It was a tough decision for me to move and I appreciate how understanding and supportive most of the students at my folk high school were for my decision. It worked out well that my close friend from the folk high school moved out the same weekend so it shows that it wasn’t just me. I miss having delicious food prepared for me, the adorable town of Helsingoer, and the beautiful train ride through forests and by the sea but ultimately, this was a huge growing experience for me. I am normally one to grit my teeth and put up with things that are challenging, largely out of a sense of pride, but I was reaching a point where I needed to take ownership of my own happiness and do what’s best for me rather than forcing myself to put on a smile.
Now I live in apartment south of the airport with a Danish roommate. My commute is still a little far (between half an hour to an hour depending on if the train and the bus times match up.) My roommate is great! We went bowling together and I’ve met several of her friends so far. It was sad that the weekend after I moved in, we left for travel break the next weekend and my free weekends have become fewer and fewer so we haven’t gotten to hang out as much but I’m still very happy here!
During my two travel breaks, I also visited the Copenhagen Zoo for my Biological Conservation and Biodiversity class to research the conservation status of different species and to observe their exhibits. I was super excited (it’s partly why I signed up for the class in the first place) since I volunteered at the Oregon Zoo for three years in high school. The Danish model of trust and design was apparent even in the city’s zoo as many of the exhibits lacked the thick glass found in most American zoos and felt very modern. I think going to the zoo of each city I spend a significant time in can really reflect a lot about the city and is a nice way to compare and contrast the places I have been. Afterwards, I got to explore the Frederiksberg Park right next to the zoo and even saw Frederiksberg Castle!The next week for my field study on Wednesday, my Danish class went to the Danish Resistance Museum. Denmark surrendered almost immediately when the Germans invaded during WWII, since they knew they had no chance of winning since they are such a small country and they didn’t want anyone to die unnecessarily and so that the. We learned about the non-violent ways in which the Danes resisted German occupation and how the Danes managed to save almost all of their Jews by smuggling them into Sweden (often at a high cost.) It was interesting to learn about the role Denmark played in WWII as that’s something we never really study in our history textbooks. We also had an unfortunate situation where our professor tried to pronounce the word “knickers”…which Danes tend to pronounce “K”s as “G”s leading to our class having to give a mini-lesson on English and why racial slurs are so offensive for our professor.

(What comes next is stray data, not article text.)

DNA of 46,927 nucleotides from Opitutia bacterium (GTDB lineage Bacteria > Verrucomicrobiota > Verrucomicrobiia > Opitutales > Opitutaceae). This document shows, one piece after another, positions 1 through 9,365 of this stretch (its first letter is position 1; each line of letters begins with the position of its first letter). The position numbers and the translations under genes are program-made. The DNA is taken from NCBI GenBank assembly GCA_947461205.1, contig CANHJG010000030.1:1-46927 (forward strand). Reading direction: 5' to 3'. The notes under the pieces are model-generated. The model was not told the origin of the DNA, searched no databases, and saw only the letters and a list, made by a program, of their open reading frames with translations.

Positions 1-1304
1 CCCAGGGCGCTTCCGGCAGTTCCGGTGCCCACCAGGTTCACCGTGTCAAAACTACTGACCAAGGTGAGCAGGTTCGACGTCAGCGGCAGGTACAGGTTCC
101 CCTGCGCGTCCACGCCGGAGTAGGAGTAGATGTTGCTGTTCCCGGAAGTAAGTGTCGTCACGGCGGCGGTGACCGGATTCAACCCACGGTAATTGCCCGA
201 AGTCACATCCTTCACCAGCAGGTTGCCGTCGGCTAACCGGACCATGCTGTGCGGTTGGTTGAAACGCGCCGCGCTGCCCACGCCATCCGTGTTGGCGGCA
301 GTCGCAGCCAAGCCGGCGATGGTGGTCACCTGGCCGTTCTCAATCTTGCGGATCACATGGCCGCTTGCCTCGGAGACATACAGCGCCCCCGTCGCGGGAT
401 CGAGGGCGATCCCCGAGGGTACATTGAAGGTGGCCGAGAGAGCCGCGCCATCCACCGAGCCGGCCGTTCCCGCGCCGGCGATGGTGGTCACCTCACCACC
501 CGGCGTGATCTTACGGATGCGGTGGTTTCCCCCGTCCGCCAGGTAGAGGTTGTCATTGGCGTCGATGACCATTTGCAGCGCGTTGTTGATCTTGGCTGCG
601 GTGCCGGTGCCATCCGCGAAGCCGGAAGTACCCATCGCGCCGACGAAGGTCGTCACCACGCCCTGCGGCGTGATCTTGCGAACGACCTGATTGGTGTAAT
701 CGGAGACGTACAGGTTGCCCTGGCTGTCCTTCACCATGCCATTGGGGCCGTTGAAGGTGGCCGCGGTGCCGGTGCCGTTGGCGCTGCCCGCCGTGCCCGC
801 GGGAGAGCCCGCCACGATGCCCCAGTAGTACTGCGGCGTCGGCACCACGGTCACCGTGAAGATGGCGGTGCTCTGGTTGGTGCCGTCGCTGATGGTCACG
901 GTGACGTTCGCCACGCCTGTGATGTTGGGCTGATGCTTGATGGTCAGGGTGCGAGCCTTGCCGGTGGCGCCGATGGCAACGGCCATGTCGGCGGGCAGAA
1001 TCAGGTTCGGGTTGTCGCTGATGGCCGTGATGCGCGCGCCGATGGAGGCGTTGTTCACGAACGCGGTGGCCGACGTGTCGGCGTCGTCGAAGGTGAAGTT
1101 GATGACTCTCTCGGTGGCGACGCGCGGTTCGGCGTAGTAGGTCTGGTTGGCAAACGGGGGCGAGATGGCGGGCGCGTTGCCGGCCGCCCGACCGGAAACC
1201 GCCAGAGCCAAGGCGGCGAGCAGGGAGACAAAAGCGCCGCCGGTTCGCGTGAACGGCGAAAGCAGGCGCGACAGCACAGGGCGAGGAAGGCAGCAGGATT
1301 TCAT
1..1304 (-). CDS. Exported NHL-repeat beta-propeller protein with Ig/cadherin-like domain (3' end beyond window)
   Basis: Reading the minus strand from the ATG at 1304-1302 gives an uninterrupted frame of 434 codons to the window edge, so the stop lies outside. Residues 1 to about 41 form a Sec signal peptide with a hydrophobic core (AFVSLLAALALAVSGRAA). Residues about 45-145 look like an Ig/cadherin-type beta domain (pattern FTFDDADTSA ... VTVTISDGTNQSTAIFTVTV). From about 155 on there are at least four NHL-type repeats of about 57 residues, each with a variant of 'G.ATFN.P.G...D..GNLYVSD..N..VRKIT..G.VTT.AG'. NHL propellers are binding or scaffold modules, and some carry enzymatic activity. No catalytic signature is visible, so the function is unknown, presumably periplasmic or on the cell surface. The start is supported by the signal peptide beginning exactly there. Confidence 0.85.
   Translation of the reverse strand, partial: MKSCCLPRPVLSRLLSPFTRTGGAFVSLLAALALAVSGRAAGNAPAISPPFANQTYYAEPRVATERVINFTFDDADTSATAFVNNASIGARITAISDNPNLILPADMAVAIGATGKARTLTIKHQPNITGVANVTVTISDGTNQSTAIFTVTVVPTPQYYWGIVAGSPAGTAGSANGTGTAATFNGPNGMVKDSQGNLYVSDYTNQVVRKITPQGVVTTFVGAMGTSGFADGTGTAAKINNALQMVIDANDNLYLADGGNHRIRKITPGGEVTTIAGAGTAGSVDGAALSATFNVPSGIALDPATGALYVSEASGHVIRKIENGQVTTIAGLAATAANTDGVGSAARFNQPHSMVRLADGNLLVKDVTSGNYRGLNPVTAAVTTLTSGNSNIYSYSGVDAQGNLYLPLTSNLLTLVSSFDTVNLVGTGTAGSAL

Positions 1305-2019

Afterwards, we had warm drinks at a nearby cafe. From there, we had a contemporary dance performance for our Danish class a few hours later, which wasn’t enough time for many of us to go home. We decided to wander the streets and grab dinner together before the show. We found the Marble Church, one of the largest churches in Copenhagen (which I always find a little ironic as the Nordic countries are so secular.) It was beautiful inside and required us to be completely silent which allowed us to truly appreciate the eloquently decorated dome from the inside. We found a decently priced, “hyggeligt” (cozy) restaurant where we all fell in love with our food and had great conversation. Finally we went to go see the contemporary dance piece. I could have sat there and spent the whole time trying to analyze it but I decided to just enjoy the movements and rhythm of the dancers and appreciate it for the sheer art. Dance is a perfect medium for sharing culture with each other without the need for language. Overall it was a wonderful night!
Soon to come, pictures and stories from my travel break to London and Dublin!